Are You A 'True Empath'? These 20 Questions Will Help You Find Out

Empathy can be hard to convey in a world dominated by technology, but it can be done. Here's how to tell if you're capable of it.

Mark Travers, Ph.D.

By Mark Travers, Ph.D. | July 04, 2024

The term "empathy" is frequently thrown around, and many of us like to think we understand and embody this crucial human trait. Yet, despite our best intentions, the reality is that true empathy often eludes us. This discrepancy is even more pronounced in the digital age; genuine empathy becomes increasingly difficult to both demonstrate and recognize in a world dominated by virtual communication.

However, an abundance of psychological research offers insights into what real empathy looks like in today's modern context. By exploring these findings, we can learn how to hone and express true empathy, even in the digital age—as well as how to spot the true empaths among us.

What Does Empathy Actually Entail In The Digital Age?

Technology has undeniably revolutionized the way we communicate; it has broken down geographical barriers and enabled instant connection with anyone, anywhere in the world. This digital leap has allowed for unparalleled convenience in maintaining relationships and sharing experiences. However, this very advancement has also introduced some obstacles in making meaningful contact with others.

A 2001 study from The Internet and Health Communication highlights how technology strips away vital indicators of empathy from our conversations. That is, gestures and non-verbal signals that show others that we are listening, understanding and caring—which are the predominant means of displaying empathy.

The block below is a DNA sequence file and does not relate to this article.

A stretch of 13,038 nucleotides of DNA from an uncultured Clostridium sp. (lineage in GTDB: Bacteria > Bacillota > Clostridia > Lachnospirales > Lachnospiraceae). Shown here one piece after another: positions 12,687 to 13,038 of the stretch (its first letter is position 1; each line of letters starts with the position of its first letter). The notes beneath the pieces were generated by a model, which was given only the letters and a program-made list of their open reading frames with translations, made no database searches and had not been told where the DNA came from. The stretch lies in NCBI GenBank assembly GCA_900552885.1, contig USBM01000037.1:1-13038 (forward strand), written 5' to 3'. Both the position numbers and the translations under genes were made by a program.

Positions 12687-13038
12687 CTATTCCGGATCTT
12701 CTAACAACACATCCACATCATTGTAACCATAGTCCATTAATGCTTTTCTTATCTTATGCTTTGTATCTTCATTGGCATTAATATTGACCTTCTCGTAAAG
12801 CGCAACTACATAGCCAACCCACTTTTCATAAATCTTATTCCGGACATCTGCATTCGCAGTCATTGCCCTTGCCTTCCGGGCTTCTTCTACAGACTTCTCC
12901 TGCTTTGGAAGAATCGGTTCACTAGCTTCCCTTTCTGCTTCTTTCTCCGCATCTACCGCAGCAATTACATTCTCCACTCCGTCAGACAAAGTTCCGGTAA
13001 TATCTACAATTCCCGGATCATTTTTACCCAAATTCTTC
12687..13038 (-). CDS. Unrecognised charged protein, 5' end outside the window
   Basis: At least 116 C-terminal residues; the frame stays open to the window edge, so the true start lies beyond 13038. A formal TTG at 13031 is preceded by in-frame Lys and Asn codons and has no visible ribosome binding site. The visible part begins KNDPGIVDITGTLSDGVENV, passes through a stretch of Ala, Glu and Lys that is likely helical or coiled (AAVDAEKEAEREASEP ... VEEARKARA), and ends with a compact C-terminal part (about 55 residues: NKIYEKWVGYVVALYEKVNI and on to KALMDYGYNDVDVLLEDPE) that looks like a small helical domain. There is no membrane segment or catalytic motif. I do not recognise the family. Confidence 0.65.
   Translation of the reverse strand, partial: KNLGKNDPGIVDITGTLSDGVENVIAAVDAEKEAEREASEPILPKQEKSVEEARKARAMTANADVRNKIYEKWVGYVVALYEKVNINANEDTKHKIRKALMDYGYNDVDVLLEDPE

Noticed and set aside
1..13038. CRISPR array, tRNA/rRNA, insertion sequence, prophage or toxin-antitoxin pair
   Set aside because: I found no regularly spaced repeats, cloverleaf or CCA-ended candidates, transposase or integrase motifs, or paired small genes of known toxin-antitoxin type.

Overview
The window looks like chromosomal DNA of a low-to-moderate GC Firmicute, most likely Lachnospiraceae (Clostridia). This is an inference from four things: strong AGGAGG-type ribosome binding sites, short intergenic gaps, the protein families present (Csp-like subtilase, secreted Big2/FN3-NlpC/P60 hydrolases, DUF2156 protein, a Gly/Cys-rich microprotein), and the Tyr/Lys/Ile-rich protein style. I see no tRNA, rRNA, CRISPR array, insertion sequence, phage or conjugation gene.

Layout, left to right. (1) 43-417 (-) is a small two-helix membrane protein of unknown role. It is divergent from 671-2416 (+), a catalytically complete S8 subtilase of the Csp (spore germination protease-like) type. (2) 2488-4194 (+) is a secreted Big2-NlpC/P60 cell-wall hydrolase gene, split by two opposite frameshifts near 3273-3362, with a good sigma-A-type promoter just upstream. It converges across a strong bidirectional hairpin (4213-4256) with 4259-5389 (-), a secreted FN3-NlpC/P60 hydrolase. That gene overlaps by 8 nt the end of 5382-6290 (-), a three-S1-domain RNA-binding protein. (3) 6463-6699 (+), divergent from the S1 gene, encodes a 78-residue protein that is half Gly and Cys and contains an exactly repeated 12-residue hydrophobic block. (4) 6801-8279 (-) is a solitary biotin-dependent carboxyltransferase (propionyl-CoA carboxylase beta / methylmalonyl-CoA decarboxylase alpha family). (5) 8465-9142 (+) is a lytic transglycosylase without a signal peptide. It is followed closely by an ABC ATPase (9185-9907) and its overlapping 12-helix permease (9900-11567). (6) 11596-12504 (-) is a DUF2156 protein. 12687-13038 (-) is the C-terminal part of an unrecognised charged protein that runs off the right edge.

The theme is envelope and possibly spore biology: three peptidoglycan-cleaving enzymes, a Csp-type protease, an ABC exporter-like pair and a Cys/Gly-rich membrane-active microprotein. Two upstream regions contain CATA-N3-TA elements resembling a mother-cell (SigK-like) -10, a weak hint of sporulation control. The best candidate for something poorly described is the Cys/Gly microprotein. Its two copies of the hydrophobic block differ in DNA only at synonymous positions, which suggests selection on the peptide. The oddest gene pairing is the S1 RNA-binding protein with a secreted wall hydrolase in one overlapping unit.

While emojis and GIFs can relay basic emotions, they fall short of conveying the depth of empathy that physical cues like eye contact, genuine smiles and nods do. Without these non-verbal signals, our digital interactions can often feel superficial and detached.

Although the study notes that online empathy is both possible and observable, empathy in itself is not one-dimensional. In reality, empathy falls under two categories: affective and cognitive. And in digital settings, your empathy must be dynamic in order to truly transcend the screen it appears on.

The Difference Between Cognitive And Affective Empathy

According to a 2023 study from Psychological Reports, to master digital empathy, we need to develop a sophisticated blend of both cognitive and affective empathy—with a particular emphasis on cognitive empathy.

  • Affective empathy is about mirroring the feelings of others, or experiencing their emotions alongside them.
  • Cognitive empathy, on the other hand, involves recognizing another person's perspective and emotions—essentially putting yourself in their shoes intellectually.

Imagine receiving a message from a friend who is going through a hard time. If you rely solely on affective empathy, you might say, "I'm so sorry to hear that," and add a sad emoji to mirror their emotions. While this shows you care, it might not fully address their specific concerns or offer genuine support.

But, by honing cognitive empathy, you can show your concern in a way that is both compassionate and considerate. For instance, saying instead, "I'm so sorry to hear that; I can imagine that must be hard. What's on your mind? Is there anything in particular that's been bothering you?" This way, your empathy doesn't end with mirroring their feelings. Instead, it reflects an effort to genuinely interpret and appreciate their current experiences.